You see it all too often these days. Kids running around stores and restaurants, practically unsupervised. Kid wants something, parent says no, kid screams, cries, makes ruckus, and parent gives in. Now, I’m not saying that good parents don’t have an off day and just give in to save themselves from the building migraine. But all too often, as a teacher, I’ve seen situations not as blatant, but basically the same as the mother that at a team meeting for her son, told us “but Zach doesn’t like being disciplined at home.”
Yesterday I was at the counter at the Chevron when this father and his 6 year old son came up to the counter. The son has a big pack of Reese’s Peanut Butter Cups in his hand, kind of clutching them to his chest. Dad tells him to hand them to me and to apologize for taking them without paying for them. The boy hands them to me, and in a very tepid little voice says “I’m sorry”. I’m sure I seemed a little out of it as I thanked him and his father for returning it, since I was a bit busy having a little flashback to 1967.
I was 6 or 7 when my dad caught me with a Matchbox car I had stolen from the local 5 & Dime. I hadn’t even had the chance to get it out of the package, so my dad immediately packed me into the car, drove me back down there and made me go in, return it and apologize for taking it. This little lesson has stuck with me, well, it’s still with me. I’d like to say that I’ve never stolen anything since then, but as we all know the teen years can overcome the best of parenting. But even during my most narcissistic adolescent phase, I still had this big knot in the pit of my stomach anytime I took something that wasn’t mine. It didn’t stop me, but I still had a physical reaction. Which probably explains why my larceny was kept to a minimum, and can say that I have never been arrested for any kind of theft.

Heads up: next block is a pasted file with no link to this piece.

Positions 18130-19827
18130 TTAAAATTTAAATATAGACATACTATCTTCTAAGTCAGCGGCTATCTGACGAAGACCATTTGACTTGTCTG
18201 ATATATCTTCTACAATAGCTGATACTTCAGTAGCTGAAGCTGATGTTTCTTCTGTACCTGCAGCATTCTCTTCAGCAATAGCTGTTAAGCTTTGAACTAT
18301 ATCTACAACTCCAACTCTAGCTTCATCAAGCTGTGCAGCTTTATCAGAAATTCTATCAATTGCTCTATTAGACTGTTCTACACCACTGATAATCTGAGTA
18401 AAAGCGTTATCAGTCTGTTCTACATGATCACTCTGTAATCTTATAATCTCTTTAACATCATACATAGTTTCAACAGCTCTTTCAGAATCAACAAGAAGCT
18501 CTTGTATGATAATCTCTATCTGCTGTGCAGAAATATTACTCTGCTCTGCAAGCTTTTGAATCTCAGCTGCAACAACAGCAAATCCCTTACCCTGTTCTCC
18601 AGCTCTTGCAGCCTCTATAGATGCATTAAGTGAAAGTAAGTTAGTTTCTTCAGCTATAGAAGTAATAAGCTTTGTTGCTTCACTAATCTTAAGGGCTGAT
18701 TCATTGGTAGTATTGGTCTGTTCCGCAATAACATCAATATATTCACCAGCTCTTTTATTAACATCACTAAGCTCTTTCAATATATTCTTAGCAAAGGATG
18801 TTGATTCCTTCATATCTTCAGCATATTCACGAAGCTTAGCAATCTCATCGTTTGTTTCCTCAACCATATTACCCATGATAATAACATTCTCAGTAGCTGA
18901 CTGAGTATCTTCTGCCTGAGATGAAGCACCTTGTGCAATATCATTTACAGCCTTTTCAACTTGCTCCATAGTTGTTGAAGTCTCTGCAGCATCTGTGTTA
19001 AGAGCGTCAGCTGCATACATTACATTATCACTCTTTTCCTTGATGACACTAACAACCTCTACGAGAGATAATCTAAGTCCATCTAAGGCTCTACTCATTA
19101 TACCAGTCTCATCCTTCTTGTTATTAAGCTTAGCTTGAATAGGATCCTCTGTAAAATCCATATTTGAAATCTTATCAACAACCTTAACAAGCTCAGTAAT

After they left, I wondered if I had handled the situation as best I could. Was I too nice, should I have said something more? But remembering back on my experience, I really have no idea what the man at the counter said, or exactly what my father had said for that matter. I vividly remember walking in that door, looking down the counter, on the right, to where the cashier was, and standing there in front of him. I remember being embarrassed as hell that I got caught, and more importantly, that I was being held responsible for my actions.